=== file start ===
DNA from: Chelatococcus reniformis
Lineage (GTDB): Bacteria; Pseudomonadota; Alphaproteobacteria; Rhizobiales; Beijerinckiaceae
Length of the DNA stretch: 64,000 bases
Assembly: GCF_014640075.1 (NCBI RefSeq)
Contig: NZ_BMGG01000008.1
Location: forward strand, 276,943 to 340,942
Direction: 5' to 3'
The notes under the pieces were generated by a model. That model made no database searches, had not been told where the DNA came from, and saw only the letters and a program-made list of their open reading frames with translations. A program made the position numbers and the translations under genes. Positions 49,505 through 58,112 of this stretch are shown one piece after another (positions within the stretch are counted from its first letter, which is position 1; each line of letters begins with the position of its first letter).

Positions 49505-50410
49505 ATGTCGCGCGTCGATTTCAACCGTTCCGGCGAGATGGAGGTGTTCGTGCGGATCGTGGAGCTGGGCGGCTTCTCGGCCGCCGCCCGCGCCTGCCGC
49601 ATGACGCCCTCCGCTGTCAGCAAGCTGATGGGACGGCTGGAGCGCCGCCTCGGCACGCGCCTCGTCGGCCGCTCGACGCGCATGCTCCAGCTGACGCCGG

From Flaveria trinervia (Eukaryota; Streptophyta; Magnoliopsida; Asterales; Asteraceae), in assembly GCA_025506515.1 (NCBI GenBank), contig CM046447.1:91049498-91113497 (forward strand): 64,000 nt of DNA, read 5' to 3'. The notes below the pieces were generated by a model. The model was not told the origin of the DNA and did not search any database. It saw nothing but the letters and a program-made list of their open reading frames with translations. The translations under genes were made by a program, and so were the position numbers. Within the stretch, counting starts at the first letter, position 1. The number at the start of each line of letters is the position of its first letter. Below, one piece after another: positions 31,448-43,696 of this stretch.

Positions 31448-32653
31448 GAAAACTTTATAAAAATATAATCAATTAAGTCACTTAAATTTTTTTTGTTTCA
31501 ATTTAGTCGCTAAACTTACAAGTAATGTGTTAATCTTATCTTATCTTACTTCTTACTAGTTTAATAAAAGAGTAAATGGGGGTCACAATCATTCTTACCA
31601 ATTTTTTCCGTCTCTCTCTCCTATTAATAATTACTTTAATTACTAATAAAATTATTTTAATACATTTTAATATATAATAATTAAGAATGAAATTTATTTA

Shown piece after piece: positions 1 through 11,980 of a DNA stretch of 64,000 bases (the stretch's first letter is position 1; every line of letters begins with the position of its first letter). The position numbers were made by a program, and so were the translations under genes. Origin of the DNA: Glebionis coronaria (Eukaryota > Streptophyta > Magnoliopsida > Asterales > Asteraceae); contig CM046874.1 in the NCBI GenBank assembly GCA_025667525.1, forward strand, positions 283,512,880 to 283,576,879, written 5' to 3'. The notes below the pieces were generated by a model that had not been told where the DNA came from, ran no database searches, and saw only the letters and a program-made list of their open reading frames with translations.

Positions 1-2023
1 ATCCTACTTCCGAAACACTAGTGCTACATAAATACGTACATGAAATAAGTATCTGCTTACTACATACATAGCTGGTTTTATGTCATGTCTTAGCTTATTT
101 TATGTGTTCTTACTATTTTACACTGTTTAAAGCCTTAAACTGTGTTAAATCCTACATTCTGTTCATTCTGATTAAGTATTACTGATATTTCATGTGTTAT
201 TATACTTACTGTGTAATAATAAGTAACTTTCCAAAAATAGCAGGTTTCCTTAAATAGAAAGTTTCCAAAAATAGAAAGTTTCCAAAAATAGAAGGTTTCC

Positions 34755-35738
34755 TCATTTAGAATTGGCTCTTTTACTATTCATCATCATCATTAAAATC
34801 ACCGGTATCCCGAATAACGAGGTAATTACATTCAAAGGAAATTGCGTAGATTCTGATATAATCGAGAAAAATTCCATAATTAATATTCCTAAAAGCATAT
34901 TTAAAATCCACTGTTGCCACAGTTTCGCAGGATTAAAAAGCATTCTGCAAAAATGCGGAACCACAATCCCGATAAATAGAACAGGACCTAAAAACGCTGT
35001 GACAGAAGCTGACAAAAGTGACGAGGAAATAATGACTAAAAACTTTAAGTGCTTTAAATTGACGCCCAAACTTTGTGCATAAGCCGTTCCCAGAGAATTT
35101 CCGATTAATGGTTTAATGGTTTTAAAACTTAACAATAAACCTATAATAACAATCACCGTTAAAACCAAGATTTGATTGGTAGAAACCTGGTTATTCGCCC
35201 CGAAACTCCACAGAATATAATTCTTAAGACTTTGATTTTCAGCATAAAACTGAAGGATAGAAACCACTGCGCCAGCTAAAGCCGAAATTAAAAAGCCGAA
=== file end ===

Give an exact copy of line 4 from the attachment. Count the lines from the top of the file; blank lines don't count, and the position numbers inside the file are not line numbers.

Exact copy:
Assembly: GCF_014640075.1 (NCBI RefSeq)